11 April 2019

Poetry Thursday - a "snapshot poem" by Frances Chung

Found on Instagram - thanks to jenne.patrick

a flower lifts on Mott Street 
through window pane and 
oily morning
a flower turns to color
the sky with pastel softness
to touch the stones on the
streets that bruised
the knees of the children
the flower that defies
sanitation trucks
motorcycle noise
out of order telephone booths
and oven laundromats
that sings a fresh song
every dawning.

Frances Chung prepared her first manuscript in 1977,while living in New York's Chinatown, and her work reflects the struggles of living in a ghettoized neighborhood.
"In Frances Chung’s 40 years, she poetically, with a touch of sardonic humor, described the boundaries of NYC’s Chinatown from Canal St to the diverse culture of Lower East Side during the years of 1966-1990. She died in 1990 [from a brain tumour]. ... one posthumous book has been published by Wesleyan College and edited by Walter K. Lew, a poet and Korean-American scholar. He had total access of her two manuscripts to print this singular book entitled “Crazy Melon & Chinese Apple - the Poems of Frances Chung”. The book came out in 2000.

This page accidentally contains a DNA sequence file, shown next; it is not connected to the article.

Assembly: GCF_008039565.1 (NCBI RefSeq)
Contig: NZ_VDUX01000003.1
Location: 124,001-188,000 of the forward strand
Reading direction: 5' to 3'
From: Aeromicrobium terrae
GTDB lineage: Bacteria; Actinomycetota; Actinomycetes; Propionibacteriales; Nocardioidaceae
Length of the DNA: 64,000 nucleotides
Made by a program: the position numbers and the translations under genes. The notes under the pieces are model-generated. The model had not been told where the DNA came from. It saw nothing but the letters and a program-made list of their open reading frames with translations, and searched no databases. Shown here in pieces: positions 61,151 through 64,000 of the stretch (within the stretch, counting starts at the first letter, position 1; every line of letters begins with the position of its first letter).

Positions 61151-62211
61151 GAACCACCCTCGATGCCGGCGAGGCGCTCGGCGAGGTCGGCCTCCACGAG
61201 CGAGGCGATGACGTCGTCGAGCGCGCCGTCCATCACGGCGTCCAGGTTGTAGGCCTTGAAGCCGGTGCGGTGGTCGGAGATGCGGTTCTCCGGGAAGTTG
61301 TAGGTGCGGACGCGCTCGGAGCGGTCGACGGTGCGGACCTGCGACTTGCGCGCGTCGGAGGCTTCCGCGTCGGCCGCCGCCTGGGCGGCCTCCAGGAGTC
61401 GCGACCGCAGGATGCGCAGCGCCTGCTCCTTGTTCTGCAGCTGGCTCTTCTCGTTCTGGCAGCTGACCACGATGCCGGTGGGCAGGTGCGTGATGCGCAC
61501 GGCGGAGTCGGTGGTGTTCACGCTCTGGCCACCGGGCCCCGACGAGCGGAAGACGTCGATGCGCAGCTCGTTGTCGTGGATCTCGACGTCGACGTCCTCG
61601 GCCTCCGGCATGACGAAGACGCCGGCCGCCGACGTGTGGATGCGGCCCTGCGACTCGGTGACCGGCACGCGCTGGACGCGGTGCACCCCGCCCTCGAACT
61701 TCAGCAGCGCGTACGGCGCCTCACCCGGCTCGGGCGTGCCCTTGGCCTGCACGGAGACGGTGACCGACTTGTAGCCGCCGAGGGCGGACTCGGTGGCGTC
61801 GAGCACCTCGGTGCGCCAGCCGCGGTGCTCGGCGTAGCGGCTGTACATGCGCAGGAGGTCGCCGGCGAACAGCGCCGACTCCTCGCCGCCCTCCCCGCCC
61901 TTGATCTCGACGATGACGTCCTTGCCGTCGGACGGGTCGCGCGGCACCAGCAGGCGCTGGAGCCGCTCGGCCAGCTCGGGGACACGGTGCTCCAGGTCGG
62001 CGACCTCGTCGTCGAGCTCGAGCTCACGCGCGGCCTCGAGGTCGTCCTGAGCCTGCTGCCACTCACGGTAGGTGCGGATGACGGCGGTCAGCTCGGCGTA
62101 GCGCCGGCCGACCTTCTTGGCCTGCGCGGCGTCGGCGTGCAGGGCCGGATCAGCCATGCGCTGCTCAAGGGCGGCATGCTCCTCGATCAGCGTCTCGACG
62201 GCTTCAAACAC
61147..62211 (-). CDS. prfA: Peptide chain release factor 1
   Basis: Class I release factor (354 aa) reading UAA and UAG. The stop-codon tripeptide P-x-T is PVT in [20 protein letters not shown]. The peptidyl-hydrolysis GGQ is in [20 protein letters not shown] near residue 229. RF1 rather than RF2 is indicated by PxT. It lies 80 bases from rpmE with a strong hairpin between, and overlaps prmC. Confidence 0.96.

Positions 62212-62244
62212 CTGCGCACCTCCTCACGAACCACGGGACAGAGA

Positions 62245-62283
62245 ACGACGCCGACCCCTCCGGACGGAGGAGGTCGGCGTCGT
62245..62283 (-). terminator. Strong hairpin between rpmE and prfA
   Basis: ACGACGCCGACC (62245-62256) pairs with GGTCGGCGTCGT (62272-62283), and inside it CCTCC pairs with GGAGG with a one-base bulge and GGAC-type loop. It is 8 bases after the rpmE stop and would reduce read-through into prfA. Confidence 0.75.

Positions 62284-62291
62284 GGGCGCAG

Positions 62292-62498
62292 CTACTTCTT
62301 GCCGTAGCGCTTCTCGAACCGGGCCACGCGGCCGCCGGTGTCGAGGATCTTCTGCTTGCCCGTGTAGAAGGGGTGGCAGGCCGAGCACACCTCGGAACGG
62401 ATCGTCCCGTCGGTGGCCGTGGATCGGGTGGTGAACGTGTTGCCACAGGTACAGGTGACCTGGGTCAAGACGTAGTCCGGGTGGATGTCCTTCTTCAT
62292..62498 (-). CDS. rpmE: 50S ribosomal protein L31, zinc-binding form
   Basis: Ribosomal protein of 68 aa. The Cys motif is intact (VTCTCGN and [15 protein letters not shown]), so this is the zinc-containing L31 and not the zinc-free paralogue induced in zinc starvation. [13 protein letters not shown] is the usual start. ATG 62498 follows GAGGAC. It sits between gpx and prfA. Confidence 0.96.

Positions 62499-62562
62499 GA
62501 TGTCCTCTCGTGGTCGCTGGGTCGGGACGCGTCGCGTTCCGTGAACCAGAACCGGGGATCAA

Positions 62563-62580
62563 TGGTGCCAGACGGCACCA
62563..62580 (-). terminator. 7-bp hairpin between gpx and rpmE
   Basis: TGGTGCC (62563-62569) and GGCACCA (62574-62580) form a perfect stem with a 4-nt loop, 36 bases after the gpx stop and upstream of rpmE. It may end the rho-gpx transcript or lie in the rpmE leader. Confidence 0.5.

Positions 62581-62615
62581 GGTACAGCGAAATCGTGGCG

Her sharp wit encompasses the years of living in a confined, stifling community describing bitter hardships and taboo traditions that need broken." (via)
She received her undergraduate degree in mathematics from Smith College and taught math in New York City public schools. Chung published her poetry in numerous anthologies and journals and was awarded fellowships from the New York Times Company Foundation and the New York State Council on the Arts.

Her poems written in various forms, including forms which obscure the boundaries between conventional “poetry” and “prose”. This article contextualises and analyses many of the poems in "Crazy Melon and Chinese Apples". (New and used copies of the book are available from online sources.)


The "snapshot poems" in Crazy Melon, says this article, "powerfully confront the complex contradiction and tensions centered on identity-making in a dynamic space such as Manhattan’s Chinatown."
Here is a  recent visualisation of her "great american yellow poem", and here Mah-Jong Players has been translated into  Chinese.

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